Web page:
• Limited flexibility and power since HTML is constrained to the capabilities of the web browser
  • Poor choice for mobile platforms since it will not take advantage of the hardware and will provide very limited capabilities
  • Inconsistencies of HTML being implemented between web browsers (different parts of the standard are implemented)
  • Performance is largely constrained to the bandwidth that is available to the user
  • User may need be connected to use an HTML 5 application
  • Very limited support for media formats
  • Lack of good tooling to be productive in developing large sized HTML 5 applications
  • Basic animation and media features

Advantages Of Using RIA
  • Can provide a guarantee of a reasonably good user experience (consistently) between different software/hardware platforms
  • Can evolve quickly since it is developed by a single company/organisation
  • Able to take advantage of new software development techniques since there is a wide range of programming languages to choose from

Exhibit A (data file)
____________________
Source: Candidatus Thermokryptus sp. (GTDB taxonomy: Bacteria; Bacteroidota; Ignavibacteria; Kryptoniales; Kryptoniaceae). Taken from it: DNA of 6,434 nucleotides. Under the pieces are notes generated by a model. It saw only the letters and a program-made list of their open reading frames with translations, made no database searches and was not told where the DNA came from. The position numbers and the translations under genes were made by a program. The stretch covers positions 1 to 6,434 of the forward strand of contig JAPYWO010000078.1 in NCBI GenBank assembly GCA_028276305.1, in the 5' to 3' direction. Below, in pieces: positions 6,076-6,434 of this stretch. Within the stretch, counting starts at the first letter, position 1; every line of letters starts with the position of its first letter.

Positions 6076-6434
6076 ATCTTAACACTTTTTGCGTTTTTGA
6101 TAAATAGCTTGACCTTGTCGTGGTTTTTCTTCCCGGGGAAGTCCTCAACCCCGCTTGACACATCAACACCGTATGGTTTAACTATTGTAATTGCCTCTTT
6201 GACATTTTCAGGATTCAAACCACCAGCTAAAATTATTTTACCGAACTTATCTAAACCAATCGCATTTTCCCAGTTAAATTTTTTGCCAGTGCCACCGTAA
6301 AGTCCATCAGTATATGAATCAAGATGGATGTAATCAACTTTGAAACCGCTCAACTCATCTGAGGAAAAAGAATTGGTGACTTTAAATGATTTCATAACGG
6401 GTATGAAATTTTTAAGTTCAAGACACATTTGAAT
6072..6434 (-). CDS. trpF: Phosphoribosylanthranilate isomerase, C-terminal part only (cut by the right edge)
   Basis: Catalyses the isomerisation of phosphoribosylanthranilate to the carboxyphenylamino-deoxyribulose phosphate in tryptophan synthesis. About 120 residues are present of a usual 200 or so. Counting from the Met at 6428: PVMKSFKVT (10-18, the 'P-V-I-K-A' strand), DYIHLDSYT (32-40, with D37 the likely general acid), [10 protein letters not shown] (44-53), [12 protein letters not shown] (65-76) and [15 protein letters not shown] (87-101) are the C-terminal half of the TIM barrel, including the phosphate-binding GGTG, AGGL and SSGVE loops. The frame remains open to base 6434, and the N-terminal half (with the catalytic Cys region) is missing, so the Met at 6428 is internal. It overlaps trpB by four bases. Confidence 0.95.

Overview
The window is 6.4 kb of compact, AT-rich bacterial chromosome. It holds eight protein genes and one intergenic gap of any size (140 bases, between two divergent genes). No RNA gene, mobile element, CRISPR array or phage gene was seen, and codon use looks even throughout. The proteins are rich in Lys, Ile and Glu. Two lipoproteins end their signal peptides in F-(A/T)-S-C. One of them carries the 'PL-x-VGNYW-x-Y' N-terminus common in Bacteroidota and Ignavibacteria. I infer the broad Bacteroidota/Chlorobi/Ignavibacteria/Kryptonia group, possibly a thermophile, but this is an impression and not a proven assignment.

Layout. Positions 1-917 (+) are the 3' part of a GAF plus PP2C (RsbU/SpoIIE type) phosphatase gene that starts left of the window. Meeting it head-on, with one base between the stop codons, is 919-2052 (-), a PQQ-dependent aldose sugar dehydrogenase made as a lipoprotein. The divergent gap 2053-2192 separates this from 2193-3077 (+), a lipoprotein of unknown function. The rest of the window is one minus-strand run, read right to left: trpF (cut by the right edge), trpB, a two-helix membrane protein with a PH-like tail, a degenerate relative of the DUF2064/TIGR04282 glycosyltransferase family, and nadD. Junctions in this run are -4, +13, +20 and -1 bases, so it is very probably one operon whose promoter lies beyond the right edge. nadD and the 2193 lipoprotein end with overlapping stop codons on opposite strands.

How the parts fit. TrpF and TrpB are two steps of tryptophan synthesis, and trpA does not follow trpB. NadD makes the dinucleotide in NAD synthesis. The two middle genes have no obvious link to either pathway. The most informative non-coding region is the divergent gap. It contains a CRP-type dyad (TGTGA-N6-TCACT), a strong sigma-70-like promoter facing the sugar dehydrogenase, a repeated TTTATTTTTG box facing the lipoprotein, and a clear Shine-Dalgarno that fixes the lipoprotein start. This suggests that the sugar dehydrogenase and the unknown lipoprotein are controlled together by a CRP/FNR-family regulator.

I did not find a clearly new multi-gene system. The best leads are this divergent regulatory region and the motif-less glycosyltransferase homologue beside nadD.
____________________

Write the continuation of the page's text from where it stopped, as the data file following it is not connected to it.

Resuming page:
• Good tooling for developing large sized RIA applications (increased productivity)
  • Good performance and power since RIAs can take advantage of the software/hardware platform
  • Reasonably consistent implementation of features between software/hardware platforms (including mobile)
  • Good performance with access to the hardware
  • Wide support for media formats
  • Excellent choice for mobile platforms since it will take advantage of the hardware features and can provide a reasonable user experience
  • Advanced animation and media features

Disadvantages Of Using RIA
  • More difficult to deploy since a plugin will need to be installed first
  • Deployment of RIA applications are largely restricted to software/hardware platforms that have a plugin available
  • Smaller pool of developers to choose from when forming a development team
  • Increased learning curve since completely new technologies need to be learned
  • Search engines may be unable to go through content effectively

In general if you are planning to develop a simple application quickly that is not very sophisticated, and needs to be easily deployed then HTML 5 is a good choice. On the other hand if you are developing a highly sophisticated application, that requires a consistently good user experience then RIA is a good choice.

Also RIA should be favoured over HTML 5 if an application is going to be developed for mobile hardware platforms. Remember that a good user experience and the ability to have the application take advantage of the hardware (can be customised to the hardware), are the main considerations when developing applications for mobile.